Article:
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How Russia’s election was fixed

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Sep 25th 2021MOSCOWIN MIKHAIL BULGAKOV’s great novel “The Master and Margarita”, set in Stalin’s Moscow in the 1930s, Satan’s mischievous company performs magic tricks in a comedy theatre. It showers the audience with banknotes. People leap and scramble to catch them as they flutter down. Next day, needless to say, they are all worthless.Listen to this storyYour browser does not support the element.Enjoy more audio and podcasts on iOS or Android.Russia’s general election, theatrically staged by the Kremlin between September 17th and 19th, had a touch of Bulgakov about it. Even so, United Russia, the party that supports President Vladimir Putin, had seen its popularity fall to less than 30% in polls taken ahead of the vote. Turnout was as low as ever. But as if by magic the ballot papers

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IN MIKHAIL BULGAKOV’s great novel “The Master and Margarita”, set in Stalin’s Moscow in the 1930s, Satan’s mischievous company performs magic tricks in a comedy theatre. It showers the audience with banknotes. People leap and scramble to catch them as they flutter down. Next day, needless to say, they are all worthless.

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Enjoy more audio and podcasts on iOS or Android.

Russia’s general election, theatrically staged by the Kremlin between September 17th and 19th, had a touch of Bulgakov about it. Even so, United Russia, the party that supports President Vladimir Putin, had seen its popularity fall to less than 30% in polls taken ahead of the vote. Turnout was as low as ever. But as if by magic the ballot papers gave the Kremlin more than two-thirds of the seats—and a supermajority—in the Duma, Russia’s parliament.

In the run-up to the show, the Kremlin had banned opposition politics, barred independent observers, muzzled independent media and blocked every internet site tied to Alexei Navalny, the jailed opposition leader. It built an electronic platform that let people vote online, allowing the security service to snoop and bully without recourse to old-fashioned physical ballot-stuffing.

In Moscow alone, 2m people out of 7.5m eligible voters registered to vote online. Many had no choice. An IT specialist at VTB Bank, Russia’s second-largest owned by the state, explained to your correspondent that the bank’s bosses ordered all its staff to vote online and tracked down anyone who did not, threatening them with dismissal.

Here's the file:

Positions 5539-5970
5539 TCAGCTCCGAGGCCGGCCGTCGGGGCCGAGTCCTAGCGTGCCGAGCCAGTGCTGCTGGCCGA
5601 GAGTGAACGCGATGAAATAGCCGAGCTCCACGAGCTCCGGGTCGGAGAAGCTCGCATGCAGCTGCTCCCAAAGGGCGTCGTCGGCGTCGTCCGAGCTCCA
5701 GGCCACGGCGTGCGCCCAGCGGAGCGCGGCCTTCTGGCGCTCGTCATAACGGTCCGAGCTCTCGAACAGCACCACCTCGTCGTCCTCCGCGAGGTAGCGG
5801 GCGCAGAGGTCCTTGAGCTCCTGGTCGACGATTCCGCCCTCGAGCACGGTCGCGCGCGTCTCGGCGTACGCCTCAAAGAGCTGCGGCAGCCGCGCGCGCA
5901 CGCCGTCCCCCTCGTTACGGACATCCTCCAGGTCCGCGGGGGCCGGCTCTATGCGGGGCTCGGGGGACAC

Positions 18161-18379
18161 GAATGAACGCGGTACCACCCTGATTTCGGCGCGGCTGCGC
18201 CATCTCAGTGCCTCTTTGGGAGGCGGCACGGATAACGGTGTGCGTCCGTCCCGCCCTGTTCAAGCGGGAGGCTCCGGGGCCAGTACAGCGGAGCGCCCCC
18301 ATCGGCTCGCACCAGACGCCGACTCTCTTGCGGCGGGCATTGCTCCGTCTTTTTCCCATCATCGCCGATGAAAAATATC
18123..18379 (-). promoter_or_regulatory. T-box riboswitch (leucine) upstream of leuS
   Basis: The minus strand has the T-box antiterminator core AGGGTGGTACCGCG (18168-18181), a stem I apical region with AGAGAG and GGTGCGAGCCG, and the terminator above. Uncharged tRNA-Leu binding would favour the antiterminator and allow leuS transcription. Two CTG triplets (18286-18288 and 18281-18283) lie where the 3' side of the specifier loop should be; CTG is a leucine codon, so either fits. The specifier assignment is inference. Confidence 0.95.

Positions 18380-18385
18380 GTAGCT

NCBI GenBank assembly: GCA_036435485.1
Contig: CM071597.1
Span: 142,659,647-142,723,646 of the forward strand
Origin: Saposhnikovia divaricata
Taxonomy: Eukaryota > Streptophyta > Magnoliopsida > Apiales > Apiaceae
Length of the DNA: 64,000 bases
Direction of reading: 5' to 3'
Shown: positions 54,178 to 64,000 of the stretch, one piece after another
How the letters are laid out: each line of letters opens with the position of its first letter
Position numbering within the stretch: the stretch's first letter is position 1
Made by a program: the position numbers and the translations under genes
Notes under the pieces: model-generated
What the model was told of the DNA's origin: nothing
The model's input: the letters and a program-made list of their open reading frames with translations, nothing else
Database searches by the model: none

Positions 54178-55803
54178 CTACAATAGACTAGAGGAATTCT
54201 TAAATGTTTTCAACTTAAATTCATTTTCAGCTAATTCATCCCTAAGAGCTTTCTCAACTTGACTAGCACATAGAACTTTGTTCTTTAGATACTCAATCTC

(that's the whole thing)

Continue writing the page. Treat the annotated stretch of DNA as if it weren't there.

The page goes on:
The three-day voting show began with thousands of military and state workers, ferried in by their bosses, lining up in orderly queues to perform their duty. But millions of Russians opposed to the Kremlin waited until the last day, many hoping to minimise the chances of fraud.

Guided by Mr Navalny’s smart-voting system, they aimed to consolidate their protest vote by plumping for any party other than United Russia and for any first-post-the-post candidate with the best chance of beating the Kremlin nominee in whichever constituency.

In a few regions, particularly in the Urals and in Siberia, where the Kremlin has found it hardest to rig, United Russia got around 35% of the vote on a turnout of under 40%, barely beating the Communist Party, which won the most protest votes. In some areas, such as Khabarovsk in the far east, the Communists actually won. But the national result was officially recorded as a triumph for Mr Putin, thanks to electronic voting and old-fashioned fakery in “electoral sultanates”, such as Chechnya, where United Russia claimed 96% of the vote.

Moscow and St Petersburg, where anti-Kremlin sentiment is strongest, set an example. In St Petersburg, observers were dragged out of polling stations. In Moscow the cheating was more high-tech. As polling stations closed, United Russia was clearly heading for defeat in most of the capital’s constituencies. One station after another publicised results that put smart-vote candidates in the lead. But at 4am the picture magically changed and every seat there was marked down to United Russia.

That was after 2m online votes had been dumped into the system, showing 45% support for United Russia. Even so, there was a 15-hour delay in publishing the result of the electronic vote. “The robot decided to have a think and a smoke,” quipped Mr Navalny via his lawyers on Instagram.

Using the electoral commission's open data, Sergei Shpilkin, a respected analyst who has long tracked Russian elections, reckons that in reality only 14m people voted for United Russia in an electorate of around 110m. Another 14m votes were acquired through falsification, he calculates. So the true result was the worst the Kremlin has had in a federal poll since Mr Putin first became president 21 years ago.

This article appeared in the Europe section of the print edition under the headline "The conjuror in the Kremlin"

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